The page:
PCA is very much a repeat business, in that once you’ve done Mom, you’ll see daughter, Grandma, son, husband, son’s fiance,…. The secret is to do such a brilliant job with each client that they want to come back, see someone they know be analyzed as a refresher for themselves, ask you a few more questions. Take such good care of every client that they wouldn’t dream of severing the connection.

Never in any field make assumptions about what you’d pay or what you’re worth. This is a deadly bad habit. As Tracy said, you are not your client. You are spending your money now in places others would not. The software developer is not the teenager. The pharmaceutical company owner is not the woman choosing toothpaste for her family. Focus your attention on how to make your service spectacular. Exceed all her expectations in that way, not by being the cheapest game in town. That never impresses anybody.

During the training, we do discuss growth through excellence, surprise, individuality, and variety, as well as how to grow yourself in your community. Your training guide manual includes a big section about it. The possibilities are literally endless with nobody writing your own story except you. What’s more empowering than having so much say in your own future?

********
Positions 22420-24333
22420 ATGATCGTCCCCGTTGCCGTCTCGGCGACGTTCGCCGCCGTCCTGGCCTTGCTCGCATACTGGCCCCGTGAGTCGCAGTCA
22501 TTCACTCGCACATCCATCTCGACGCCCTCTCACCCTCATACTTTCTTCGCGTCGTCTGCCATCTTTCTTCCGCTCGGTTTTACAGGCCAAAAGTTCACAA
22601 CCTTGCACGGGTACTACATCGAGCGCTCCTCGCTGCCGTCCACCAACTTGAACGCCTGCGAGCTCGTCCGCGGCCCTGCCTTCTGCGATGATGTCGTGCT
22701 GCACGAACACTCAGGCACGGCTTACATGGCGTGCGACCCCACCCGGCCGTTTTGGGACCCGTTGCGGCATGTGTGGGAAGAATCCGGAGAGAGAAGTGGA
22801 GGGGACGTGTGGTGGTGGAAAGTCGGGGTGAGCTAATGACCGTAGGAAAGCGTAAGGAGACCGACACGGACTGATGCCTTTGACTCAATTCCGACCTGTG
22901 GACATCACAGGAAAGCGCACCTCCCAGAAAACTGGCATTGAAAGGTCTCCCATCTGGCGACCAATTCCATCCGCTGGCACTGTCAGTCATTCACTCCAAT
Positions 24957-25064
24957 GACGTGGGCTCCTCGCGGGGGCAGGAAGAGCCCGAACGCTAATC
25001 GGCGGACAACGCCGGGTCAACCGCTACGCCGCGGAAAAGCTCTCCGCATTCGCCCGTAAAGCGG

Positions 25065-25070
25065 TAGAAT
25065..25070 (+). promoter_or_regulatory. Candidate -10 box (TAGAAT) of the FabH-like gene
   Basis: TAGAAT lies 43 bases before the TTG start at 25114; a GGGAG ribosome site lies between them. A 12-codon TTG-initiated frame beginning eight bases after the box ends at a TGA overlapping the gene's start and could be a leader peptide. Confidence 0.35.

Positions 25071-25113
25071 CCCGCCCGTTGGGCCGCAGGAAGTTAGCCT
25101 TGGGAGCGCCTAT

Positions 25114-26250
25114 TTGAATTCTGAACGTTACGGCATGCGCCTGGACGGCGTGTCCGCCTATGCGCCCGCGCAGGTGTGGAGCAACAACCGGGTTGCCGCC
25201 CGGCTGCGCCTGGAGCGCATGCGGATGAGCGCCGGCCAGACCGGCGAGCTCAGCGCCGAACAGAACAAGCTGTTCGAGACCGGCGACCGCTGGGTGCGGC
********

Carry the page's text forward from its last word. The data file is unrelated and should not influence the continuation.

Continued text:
There are admittedly many unknowns in a business like this. Moving them all around like puzzle pieces, hoping they’ll snap together and make a clear picture, is not going to happen. If you feel anxiety and hear alarm bells warning you to protect your borders about how it’s all going to turn out, I respectfully suggest that the time is not right to jump in.

Lower the bar on what you’re willing to worry about. Believe that it will all turn out fine. That’s what the students so far have had in common. They will grow their colour analysis business exactly how they grow the rest of their lives: by expanding what they love and getting less caught up in what makes sense. Life’s best offers come in when we don’t have the controls.

Have you answered the most important Q?

This is the A you most need to know.

What do you want?